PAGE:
Spotlighting and Breaking Down Houston Rockets' Shooting Guard Position
Reggie Williams and Francisco Garcia will both see minutes behind Harden, but Garcia's ability to play small forward and back up Chandler Parsons could result in fewer minutes for him at shooting guard. McHale's bench is extremely versatile, so there is plenty of experimenting to be done with the team's rotation.
Williams was brought in during the offseason after spending his last two seasons with the Charlotte Bobcats. The fifth-year player will be looking to stay healthy and get back to the reserve he was during the earlier seasons of his career.
Garcia, a fan favorite and playoff hero, was re-signed by general manager Daryl Morey this offseason. Morey presumably chose Garcia over Carlos Delfino, so that should speak to the type of confidence the organization has in him. This will be his first full season in Houston, and expect him to have an impact as a mentor to the team's young guys.
McHale has the luxury of focusing on other areas of the team because of the talent at shooting guard, although he will have to pay attention to the competition between Williams and Garcia. The guard with the hot hand will be the one playing the most minutes. However, the one who puts together the most consistent performance in training camp will get the upper hand come the first game.
We might as well start with the obvious and work our way down.
Harden is probably the most important player on the Rockets this season. Even after acquiring Dwight Howard, the Rockets need Harden to adapt to a more controlled style of play that doesn't involve iso after iso.
Now that Howard is in the fold, the offense will likely have a set number of plays that either run through or incorporate him into the gameplan. With that being the case, Harden won't be able to hold the ball for a majority of the shot clock and look for openings in the defense. He'll have to work the passing lanes to feed Howard the ball and get open on the perimeter should Howard dish it back out.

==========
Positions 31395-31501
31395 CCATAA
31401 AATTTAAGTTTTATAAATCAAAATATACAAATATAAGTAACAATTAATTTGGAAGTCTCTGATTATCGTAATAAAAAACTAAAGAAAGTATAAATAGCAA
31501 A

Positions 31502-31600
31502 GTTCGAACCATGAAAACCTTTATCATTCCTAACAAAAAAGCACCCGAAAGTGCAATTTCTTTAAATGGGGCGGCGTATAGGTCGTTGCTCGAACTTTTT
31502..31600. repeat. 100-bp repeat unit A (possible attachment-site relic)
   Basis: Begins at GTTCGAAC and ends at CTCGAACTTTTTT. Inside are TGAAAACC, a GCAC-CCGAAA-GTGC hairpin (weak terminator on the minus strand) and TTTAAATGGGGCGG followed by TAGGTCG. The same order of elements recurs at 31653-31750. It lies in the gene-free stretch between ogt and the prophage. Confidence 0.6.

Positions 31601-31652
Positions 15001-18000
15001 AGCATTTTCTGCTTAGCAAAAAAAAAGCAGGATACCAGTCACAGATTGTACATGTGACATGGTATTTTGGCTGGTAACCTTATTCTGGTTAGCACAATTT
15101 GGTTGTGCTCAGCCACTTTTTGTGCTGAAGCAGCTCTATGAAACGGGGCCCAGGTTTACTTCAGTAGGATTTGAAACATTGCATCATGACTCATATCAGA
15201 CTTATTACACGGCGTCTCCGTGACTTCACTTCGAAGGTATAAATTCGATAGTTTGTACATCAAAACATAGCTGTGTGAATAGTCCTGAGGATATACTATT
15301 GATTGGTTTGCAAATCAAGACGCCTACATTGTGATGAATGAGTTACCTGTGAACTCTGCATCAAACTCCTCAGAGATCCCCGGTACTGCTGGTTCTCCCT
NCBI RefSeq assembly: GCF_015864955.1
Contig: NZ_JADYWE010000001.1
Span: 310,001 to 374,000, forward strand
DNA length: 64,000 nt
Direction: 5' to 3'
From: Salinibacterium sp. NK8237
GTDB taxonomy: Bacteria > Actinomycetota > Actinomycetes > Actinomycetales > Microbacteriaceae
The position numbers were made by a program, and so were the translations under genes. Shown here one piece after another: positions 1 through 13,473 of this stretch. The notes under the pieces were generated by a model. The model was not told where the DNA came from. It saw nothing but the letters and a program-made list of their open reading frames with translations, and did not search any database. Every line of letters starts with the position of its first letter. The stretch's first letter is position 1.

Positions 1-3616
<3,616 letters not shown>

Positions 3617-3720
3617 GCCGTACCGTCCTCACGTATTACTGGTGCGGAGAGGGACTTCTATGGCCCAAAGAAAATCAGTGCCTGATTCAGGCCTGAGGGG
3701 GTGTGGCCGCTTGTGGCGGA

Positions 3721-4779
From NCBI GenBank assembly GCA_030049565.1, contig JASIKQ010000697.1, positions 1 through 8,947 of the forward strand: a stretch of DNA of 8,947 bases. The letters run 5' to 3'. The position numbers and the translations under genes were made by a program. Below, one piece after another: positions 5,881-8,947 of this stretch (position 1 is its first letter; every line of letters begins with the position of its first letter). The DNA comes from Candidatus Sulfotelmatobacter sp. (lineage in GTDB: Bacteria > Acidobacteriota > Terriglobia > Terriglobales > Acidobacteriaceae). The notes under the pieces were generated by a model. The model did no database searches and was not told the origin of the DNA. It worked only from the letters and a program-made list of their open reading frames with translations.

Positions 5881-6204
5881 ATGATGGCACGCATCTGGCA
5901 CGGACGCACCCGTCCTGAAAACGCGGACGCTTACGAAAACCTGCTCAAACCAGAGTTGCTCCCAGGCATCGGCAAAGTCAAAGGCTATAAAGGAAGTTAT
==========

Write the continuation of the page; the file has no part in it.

Granted, he was stellar as a first-year starter in 2012-13. He dropped 25.9 points per game on 43.8 percent shooting, but played a ton of minutes (38.3 per). Having more depth in Williams and Garcia should decrease his workload, as should the team's ability to rely on Howard from time to time.
I expect Harden to play around 32 minutes per game in 2013-14, but that doesn't mean a drop-off in production. He'll probably shoot a higher percentage with more set plays on the offense. Harden could reasonably score near 25 points per with a shooting percentage in the 46 to 48 percent range.
Production at that level would represent quite the improvement for Harden. Even though he was great last season, showing signs of maturity in the future could be a sign that the Rockets were right to trust him as team leader.
In order to make the most out of his relatively small role with the Rockets this season, Williams will have to channel his inner-self from 2010-11.